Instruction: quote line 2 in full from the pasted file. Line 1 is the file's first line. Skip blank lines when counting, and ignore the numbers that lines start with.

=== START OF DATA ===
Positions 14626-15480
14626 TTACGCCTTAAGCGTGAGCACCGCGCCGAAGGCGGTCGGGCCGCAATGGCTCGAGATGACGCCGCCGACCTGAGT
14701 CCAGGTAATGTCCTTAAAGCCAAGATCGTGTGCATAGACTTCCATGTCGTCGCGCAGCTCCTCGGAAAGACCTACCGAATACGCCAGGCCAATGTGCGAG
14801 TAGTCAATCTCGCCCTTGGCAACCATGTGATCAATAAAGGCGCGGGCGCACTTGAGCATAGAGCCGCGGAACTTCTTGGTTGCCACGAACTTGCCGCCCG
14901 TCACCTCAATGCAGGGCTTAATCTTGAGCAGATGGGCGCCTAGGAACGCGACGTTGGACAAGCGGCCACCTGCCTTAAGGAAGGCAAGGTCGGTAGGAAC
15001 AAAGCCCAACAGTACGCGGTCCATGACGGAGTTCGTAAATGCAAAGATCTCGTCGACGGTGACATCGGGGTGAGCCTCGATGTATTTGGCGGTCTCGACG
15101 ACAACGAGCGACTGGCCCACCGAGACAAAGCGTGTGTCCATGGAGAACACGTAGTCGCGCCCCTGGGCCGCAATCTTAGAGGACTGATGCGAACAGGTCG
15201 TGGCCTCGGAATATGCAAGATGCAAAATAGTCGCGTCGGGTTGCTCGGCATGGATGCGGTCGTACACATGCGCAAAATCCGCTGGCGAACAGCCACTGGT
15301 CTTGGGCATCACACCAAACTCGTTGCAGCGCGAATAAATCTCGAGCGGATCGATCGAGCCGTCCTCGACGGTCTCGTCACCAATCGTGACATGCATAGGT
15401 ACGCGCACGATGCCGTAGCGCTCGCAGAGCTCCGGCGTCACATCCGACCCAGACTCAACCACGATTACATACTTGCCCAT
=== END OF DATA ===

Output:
14626 TTACGCCTTAAGCGTGAGCACCGCGCCGAAGGCGGTCGGGCCGCAATGGCTCGAGATGACGCCGCCGACCTGAGT